The pay of Concord’s highest-paid city employee not up for public debate

  • Aspell Picasa

Monitor staff
Thursday, June 14, 2018

Concord’s top city employee was paid close to $200,000 last year and is due for a raise.

On Thursday night, the Concord City Council will be publicly debating and voting on millions of dollars of cost items in the upcoming city budget.

Except for one item – City Manager Tom Aspell’s contract.

The council has scheduled a nonpublic session in between the Finance Committee’s workshop session and the city council’s public hearing and adoption of the budget, citing a discussion of “the City Manager’s Evaluation.” At a Monday night council meeting, Mayor Jim Bouley said he would also like to make an “up or down” vote on Aspell’s contract.

The session is supposed to “very, very quick,” Bouley said then. But it’s unclear whether Aspell’s contract will be available to the public prior to adoption.

Aspell’s base pay has increased from $113,000 to $169,949 from 2006 to 2016 – a 45 percent increase. In 2017, his gross earnings were $192,026, making him the highest-paid city employee and one of the highest-paid public employees in the state.

His past contracts, which are available at city hall, also provide fringe benefits like a $100-a-month telephone allowance, a $400-a-month car allowance, and $75 a month to maintain his computer. On top of the regular contributions to his pension with the New Hampshire Retirement System, the city paid another $16,145 into a special city manager retirement account. He gets 30 sick days a year and a paid three-month sabbatical every three years. Those benefits, like his salary, have increased over the years.

In 2006, Aspell received $300 a month for his car and $50 a month for his computer and no telephone allowance. The city paid $2,000 into his special retirement account, and he was given 18 sick days. The provision for paid sabbatical time was added in 2017.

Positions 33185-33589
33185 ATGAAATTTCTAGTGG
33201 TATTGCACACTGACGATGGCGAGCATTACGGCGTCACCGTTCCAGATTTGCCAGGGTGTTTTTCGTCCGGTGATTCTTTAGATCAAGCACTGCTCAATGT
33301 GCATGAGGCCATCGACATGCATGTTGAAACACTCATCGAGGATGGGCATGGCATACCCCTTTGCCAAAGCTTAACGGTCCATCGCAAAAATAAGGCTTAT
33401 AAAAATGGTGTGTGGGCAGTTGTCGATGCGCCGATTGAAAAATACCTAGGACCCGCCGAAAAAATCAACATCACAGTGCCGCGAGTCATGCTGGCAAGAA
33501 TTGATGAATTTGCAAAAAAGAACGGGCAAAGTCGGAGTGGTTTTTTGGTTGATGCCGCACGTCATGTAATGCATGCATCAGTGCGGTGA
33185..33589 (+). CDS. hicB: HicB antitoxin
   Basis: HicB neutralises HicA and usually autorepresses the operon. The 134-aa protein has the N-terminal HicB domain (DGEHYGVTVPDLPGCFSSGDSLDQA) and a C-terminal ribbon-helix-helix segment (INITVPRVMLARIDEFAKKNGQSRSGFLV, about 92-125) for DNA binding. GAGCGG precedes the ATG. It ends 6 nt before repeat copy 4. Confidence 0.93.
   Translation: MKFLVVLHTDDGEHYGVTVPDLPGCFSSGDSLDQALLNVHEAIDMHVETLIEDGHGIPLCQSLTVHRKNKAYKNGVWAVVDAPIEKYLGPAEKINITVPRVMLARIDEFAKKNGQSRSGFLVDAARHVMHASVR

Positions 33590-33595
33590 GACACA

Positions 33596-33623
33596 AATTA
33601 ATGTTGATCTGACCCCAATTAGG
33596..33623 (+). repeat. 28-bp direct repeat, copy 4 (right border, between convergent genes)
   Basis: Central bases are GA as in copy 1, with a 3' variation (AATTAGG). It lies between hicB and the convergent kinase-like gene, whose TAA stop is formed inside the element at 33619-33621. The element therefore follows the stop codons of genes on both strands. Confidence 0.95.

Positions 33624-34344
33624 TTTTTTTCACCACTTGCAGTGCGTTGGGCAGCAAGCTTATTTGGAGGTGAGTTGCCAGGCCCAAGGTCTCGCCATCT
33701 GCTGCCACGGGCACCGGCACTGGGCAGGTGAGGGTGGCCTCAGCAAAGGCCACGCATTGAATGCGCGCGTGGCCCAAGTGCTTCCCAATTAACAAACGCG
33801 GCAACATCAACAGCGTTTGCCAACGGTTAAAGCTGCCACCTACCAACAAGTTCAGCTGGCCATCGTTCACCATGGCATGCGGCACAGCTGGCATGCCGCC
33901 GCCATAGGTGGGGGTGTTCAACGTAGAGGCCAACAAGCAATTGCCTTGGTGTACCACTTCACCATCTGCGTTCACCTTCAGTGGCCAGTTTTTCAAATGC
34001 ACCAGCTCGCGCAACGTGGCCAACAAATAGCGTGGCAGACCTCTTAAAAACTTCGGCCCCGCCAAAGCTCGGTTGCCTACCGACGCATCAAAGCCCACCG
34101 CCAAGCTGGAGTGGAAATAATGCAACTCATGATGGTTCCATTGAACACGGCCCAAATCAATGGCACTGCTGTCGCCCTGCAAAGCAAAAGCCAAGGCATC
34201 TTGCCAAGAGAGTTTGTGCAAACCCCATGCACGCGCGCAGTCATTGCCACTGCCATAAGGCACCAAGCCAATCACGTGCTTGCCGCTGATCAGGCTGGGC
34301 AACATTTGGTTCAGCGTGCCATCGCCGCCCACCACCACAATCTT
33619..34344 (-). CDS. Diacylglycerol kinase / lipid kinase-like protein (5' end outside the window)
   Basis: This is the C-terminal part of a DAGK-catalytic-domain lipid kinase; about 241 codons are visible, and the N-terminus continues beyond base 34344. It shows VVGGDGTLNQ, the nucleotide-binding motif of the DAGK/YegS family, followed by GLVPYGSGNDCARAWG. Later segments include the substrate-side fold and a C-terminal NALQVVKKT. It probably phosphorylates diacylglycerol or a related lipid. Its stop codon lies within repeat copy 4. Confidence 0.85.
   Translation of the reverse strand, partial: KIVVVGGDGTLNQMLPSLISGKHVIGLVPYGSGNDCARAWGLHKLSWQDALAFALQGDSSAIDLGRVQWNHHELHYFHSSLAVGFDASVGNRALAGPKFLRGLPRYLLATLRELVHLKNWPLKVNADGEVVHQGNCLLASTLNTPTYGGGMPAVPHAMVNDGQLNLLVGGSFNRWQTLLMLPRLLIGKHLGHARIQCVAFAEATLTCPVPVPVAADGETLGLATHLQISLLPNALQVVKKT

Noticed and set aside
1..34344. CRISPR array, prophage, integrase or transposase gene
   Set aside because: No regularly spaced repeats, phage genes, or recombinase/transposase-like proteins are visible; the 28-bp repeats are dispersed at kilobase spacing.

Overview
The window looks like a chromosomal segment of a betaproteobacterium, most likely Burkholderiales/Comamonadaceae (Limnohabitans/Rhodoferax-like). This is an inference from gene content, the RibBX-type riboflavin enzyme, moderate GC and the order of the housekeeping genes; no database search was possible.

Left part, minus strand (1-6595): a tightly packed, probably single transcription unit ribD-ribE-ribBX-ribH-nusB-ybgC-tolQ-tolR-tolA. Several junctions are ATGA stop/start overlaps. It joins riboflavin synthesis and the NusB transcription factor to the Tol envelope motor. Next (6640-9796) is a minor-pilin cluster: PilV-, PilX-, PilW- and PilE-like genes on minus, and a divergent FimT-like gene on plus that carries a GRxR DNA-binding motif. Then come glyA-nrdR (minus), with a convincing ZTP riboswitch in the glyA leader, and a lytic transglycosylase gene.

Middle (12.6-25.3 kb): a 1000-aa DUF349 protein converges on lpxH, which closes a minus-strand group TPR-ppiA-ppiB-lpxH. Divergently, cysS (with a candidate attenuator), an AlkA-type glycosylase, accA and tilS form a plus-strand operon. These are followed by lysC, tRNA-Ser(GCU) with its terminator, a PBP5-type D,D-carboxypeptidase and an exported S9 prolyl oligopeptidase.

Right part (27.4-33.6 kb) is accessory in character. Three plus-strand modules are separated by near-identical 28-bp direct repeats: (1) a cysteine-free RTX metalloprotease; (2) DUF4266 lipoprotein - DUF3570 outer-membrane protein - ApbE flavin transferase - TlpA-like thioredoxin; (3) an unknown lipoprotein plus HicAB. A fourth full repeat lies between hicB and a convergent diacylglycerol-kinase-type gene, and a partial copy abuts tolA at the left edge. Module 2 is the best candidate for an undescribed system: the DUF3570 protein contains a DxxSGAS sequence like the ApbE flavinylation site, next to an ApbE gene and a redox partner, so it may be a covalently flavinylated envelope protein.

All of these changes have occurred without any public discussion.

For one, Aspell’s evaluation and contract should be taken up separately, said Gregory Sullivan, general counsel to the Union Leader and member of the New Hampshire Supreme Court’s Committee on the Judiciary and the Media.

According to Aspell’s current contract, the evaluation is supposed to be taken up every April.

Clearly, once the contract – which takes effect on July 1 each year – has been signed, it should be available for public disclosure, Sullivan said.

Separately, the city has maintained that Aspell’s evaluation should be shielded from public view, but Bill Chapman, an attorney for Orr & Reno who has previously represented the Monitor, said that arguments could be made that the public has a right to know.

“As a matter of good public policy, should the council’s assessment of the top city employee be public?” he asked.

City officials aren’t shedding any light on the status of Aspell’s contract or his evaluation.

The Monitor first reached out to Aspell via phone Tuesday. He responded and left a voicemail but did not respond to further phone calls or emails.

City Solicitor James Kennedy did not respond to a phone call or email requesting comment. Bouley did not respond to phone calls or a text requesting comment.

Ward 2 Councilor Allan Herschlag didn’t say whether the contract has been signed or not, but he did say, “We are still in the process of negotiating the manager’s contract, and once it’s finalized, it’ll become public.”

State law is explicit on how school contracts should be handled – but not other municipal employees.

A contract negotiated by a school board shall be “made public prior to its consideration for approval by a school district, together with minutes of all meetings held in nonpublic session, any proposals or records related to the contract, and any proposal or records involving a school district that did not become a party to the contract, shall be made public,” according to RSA 91-A:2.

Earlier this year, the Legislature considered a bill that would have made the evaluations of top municipal employees public, but with the opposition of the New Hampshire Municipal Association, it was defeated.

Herschlag agreed with the city’s view to keep the contract secret until it’s a done deal, but he said the council could do a better job of enlightening residents as to how their negotiations work.

“I think it’s important to have a vigorous discussion after the contract is agreed upon,” he said, “to explain to the public what we’ve done. ... After we’ve come to an agreement, we should explain to the public what it is we’ve agreed to.”

And if residents don’t have faith that the council will do a good job negotiating, then “they should vote us out,” Herschlag said.

(Caitlin Andrews can be reached at 369-3309, candrews@cmonitor.com or on Twitter at @ActualCAndrews.)